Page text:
Questions tagged [history]

Questions about the history and trends of the English language.

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31 votes
6 answers

19th century English texts occasionally use Germanic-style number words, such as "four-and-twenty". When did this fall out of use?

19th century English texts occasionally use Germanic-style number words, such as "four-and-twenty", but the same text would also have the modern "twenty-four" in places (see e.g. Conan-Doyle for ...
David Grellscheid's user avatar
6 votes
1 answer

Jackson = $$son: pun or topical reference

Alfred Bester's short story The Demolished Man (the original version serialized in Galaxy magazine in 1952, not the novel published in 1963) may have been the first instance of SMS-speak, featuring ...
Gilles 'SO- stop being evil''s user avatar
10 votes
1 answer

Interjection "et voilà"

I know et voilà is a French interjection and means there it is. It is very much used in the US. Why is the use of et voilà so popular in the US? Which historical fact has made it so popular?
rochb's user avatar
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33 votes
3 answers

Is there a historical trend towards shorter sentences?

From my own reading of older books (eg. 18th, 19th century) in various styles (novels, philosophical treatises, scientific publications), it seems that sentences were longer back then. Is there good ...
Seamus's user avatar
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63 votes
7 answers

When did it become correct to add an “s” to a singular possessive already ending in “‑s”?

According to my grammar book, but at variance to the answer to this question, the correct singular possessive if a word ends in ‑s is: James’s car The grammar book allows exceptions for historical ...
Andrew Stacey's user avatar
4 votes
5 answers

How dangerous is the acceptance of common usage on traditional English?

I mean how far should we flow on with the current called "common usage"? Is there a fear that the real English is going do disappear someday? By the way, as for me, I like common English myself. :)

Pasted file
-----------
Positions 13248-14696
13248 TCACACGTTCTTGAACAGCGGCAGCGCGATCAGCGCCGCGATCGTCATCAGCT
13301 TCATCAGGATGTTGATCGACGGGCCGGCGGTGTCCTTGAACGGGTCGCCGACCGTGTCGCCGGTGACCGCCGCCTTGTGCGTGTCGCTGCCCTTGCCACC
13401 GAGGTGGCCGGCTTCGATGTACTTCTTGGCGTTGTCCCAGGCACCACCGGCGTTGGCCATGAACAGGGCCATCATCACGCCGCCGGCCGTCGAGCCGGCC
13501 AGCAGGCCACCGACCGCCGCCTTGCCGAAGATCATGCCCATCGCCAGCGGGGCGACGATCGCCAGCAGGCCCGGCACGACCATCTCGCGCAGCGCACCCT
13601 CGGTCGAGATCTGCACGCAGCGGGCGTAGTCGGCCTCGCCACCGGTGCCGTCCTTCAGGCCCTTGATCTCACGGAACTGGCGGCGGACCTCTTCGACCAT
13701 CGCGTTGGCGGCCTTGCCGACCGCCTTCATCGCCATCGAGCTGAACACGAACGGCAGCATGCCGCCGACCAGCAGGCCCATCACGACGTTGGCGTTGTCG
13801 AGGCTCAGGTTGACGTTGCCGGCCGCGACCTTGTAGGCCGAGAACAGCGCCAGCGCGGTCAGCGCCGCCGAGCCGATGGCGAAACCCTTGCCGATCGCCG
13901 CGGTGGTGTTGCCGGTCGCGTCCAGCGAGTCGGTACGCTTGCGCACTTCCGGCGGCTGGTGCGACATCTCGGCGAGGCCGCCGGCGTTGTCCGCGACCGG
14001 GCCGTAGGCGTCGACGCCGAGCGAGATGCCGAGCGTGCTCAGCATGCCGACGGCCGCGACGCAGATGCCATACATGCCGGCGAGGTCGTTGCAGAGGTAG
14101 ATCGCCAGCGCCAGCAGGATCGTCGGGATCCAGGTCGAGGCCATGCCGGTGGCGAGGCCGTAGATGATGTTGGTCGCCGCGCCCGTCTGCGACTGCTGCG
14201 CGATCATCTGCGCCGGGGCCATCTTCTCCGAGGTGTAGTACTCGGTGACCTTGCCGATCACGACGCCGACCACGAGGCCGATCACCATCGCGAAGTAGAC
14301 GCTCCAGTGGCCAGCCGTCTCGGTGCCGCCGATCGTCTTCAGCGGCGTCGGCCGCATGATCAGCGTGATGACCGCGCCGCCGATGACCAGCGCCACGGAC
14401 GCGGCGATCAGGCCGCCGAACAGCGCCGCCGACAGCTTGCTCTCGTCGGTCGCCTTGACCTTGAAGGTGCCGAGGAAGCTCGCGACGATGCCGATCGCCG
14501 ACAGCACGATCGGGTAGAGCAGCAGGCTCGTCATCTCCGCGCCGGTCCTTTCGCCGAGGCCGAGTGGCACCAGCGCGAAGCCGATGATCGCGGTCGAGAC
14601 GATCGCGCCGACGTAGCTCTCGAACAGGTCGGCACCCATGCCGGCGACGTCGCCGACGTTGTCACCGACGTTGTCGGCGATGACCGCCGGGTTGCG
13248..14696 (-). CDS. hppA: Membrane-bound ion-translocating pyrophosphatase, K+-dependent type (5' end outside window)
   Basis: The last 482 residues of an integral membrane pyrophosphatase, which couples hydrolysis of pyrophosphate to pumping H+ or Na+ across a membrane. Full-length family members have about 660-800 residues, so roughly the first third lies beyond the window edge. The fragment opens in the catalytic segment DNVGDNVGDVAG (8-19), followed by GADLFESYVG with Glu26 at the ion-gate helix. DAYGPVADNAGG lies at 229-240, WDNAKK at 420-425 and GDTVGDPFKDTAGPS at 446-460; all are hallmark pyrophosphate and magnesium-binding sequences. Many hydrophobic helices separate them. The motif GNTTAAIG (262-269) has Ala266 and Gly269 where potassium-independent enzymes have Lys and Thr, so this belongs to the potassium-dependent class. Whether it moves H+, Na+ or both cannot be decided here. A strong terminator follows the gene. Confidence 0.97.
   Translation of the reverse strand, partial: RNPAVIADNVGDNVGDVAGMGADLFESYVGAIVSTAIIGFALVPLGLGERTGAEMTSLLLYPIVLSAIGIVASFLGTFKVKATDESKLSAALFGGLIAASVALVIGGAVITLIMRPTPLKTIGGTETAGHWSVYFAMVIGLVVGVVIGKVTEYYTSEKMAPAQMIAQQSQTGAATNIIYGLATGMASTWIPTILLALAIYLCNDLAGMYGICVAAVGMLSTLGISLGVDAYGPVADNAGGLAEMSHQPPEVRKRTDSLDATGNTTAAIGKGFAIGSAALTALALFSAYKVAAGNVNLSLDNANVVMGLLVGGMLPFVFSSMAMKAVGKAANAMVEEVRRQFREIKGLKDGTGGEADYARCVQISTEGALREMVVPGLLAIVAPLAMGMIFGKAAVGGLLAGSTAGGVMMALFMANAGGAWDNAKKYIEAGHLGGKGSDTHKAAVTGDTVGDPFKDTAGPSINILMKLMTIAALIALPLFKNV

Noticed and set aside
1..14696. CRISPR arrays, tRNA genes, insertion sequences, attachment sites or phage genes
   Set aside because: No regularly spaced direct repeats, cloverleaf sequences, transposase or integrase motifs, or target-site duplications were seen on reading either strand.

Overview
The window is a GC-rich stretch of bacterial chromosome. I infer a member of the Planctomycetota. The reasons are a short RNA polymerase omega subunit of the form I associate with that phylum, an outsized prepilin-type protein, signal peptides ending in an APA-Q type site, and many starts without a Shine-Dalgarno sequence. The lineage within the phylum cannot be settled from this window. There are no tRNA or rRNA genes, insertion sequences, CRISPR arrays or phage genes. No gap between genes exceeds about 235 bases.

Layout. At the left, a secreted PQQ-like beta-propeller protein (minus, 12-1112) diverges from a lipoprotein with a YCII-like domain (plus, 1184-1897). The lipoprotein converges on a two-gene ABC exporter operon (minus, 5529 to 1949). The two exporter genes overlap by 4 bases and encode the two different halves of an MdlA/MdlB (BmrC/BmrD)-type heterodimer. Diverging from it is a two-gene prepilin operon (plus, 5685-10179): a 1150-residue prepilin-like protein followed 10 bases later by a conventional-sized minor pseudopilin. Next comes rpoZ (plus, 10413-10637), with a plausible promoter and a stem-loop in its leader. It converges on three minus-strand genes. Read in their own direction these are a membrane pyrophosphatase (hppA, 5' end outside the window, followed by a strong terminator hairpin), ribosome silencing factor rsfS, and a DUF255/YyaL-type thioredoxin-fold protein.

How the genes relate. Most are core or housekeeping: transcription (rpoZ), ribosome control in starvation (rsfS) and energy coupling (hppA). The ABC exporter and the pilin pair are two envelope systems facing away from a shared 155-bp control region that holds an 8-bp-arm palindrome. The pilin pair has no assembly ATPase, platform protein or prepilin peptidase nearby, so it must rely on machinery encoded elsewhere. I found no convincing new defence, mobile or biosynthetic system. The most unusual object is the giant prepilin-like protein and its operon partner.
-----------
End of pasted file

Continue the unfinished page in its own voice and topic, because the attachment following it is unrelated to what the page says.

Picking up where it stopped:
Dia's user avatar
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26 votes
3 answers

Why don't English nouns have grammatical gender?

English nouns — other than those with natural gender, e.g. people or animals — do not generally have grammatical gender, and so are referred to as 'it' rather than 'he' or 'she'. However, modern ...
Steve Melnikoff's user avatar
13 votes
3 answers

What is the first recorded appearance of the mistranslation "Red Square"?

Does anybody know when the mistranslation "Red Square" made its first recorded appearance? Have there been any noteworthy attempts at establishing the correct translation "Beautiful Square" at some ...
RegDwigнt's user avatar
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243 votes
11 answers

What is the factual basis for "pirate speech"? (Did pirates really say things like "shiver me timbers"?)

The "pirate speech" we hear/see/read, for example, on the website Talk Like A Pirate Day consists of a rhotic dialect characterized by phrases like "shiver me timbers," "ooh arh me hearties," and so ...
user avatar
31 votes
7 answers

Why have the subjunctive and indicative converged in Modern English?

It is to me a curious fact that the subjunctive mood of verbs in English has so nearly disappeared in modern times. In fact, even the correct form and usage of the subjunctive in Modern English barely ...
Noldorin's user avatar
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26 votes
4 answers

Why do written English vowels differ from other Latin-based orthographies?

Written English vowels differ from other Latin-based orthographies. Consider what the written vowels in the romance languages represent. Also, for example, consider this simple comparison between a ...
Charlie's user avatar
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4 votes
2 answers

Genetic Relatives

In the vein of historical linguistics, what languages (modern or dead) are considered genetically related to English? Also what differences mark a language as a genetic relative vs a language that had ...
Charlie's user avatar
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